The latest drug craze to have made its way from the USA is being blamed for the rise of violence on Irish streets. The synthetic drug Flakka, also known as gravel or bath salts, is a novel psychoactive substance (NPS) that can be smoked, injected or snorted. Users are said to become overwhelmed with an uncontrollable rage.
Dr Chris Luke, one of Ireland’s top emergency doctors, has said violence is out of hand on Irish streets. He has seen a steady increase in street violence over a 30-year period but it is now being fuelled by deadly drugs.
“Flakka are synthetic drug versions related to Khat, which is a drug that comes from the Horn of Africa area”, said Dr Luke.
“These drugs began in Florida, in Miami, and were linked to Latino gangs in the area. This causes serious rage and has a serious impact on young men. Men who come from very difficult, violent families, very violent backgrounds, they have no moral compass.”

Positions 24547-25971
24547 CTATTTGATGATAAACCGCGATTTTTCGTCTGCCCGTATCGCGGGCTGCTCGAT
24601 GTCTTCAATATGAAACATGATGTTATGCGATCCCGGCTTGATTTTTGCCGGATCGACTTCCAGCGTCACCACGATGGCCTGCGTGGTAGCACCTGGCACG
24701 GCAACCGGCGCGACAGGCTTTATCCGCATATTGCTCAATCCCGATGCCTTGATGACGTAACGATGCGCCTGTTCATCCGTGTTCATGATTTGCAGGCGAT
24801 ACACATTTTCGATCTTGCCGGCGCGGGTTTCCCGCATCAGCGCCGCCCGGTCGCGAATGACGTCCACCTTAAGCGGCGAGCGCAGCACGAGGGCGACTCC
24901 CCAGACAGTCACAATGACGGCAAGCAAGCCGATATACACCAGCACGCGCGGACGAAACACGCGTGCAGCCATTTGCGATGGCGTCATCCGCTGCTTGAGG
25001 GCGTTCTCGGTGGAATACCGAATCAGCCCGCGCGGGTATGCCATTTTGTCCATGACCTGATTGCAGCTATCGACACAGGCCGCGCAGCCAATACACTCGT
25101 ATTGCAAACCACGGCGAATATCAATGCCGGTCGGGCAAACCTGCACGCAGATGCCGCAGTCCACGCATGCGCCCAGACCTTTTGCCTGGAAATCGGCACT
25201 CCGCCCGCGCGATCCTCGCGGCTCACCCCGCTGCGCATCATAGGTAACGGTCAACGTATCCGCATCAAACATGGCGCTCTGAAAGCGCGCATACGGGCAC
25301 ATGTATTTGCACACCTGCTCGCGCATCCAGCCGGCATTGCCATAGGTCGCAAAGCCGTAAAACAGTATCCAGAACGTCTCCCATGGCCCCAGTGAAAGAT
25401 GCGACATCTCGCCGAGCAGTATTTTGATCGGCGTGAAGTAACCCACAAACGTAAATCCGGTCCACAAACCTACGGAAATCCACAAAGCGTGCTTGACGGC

According to Dr Luke, the five drivers of violence on Irish streets are amphetamine, alcohol, benzodiazepines, cannabis and cocaine.
Dr Luke, the Adjutant Senior Lecturer in Public Health at University College Cork and a former frontline Emergency Department medic, said: “My biggest concern as an A&E guy has been violence. The level of violence has gone up and up and up. That is entirely down to drugs.”
Poor person’s cocaine
In the USA, Flakka (which has been referred to as ‘the poor person’s cocaine’) led to 80 deaths in Florida alone between September 2014 and December 2015, according to research published in the journal Drug and Alcohol Dependence. Its chemical name is alpha-pyrrolidinopentiophenone (alpha-PDP) and it is mainly manufactured in China for about $5 per dose. The drug is sold in white or pink crystal chunks, which are reportedly foul-smelling. It is sometimes called gravel because it resembles the small stones in the bottom of fish tanks.
As a stimulant, it increases alertness, attention and energy. People who take Flakka can get very agitated. It increases blood pressure, pulse and sometimes body temperature. It is also associated with bizarre behaviour in its users.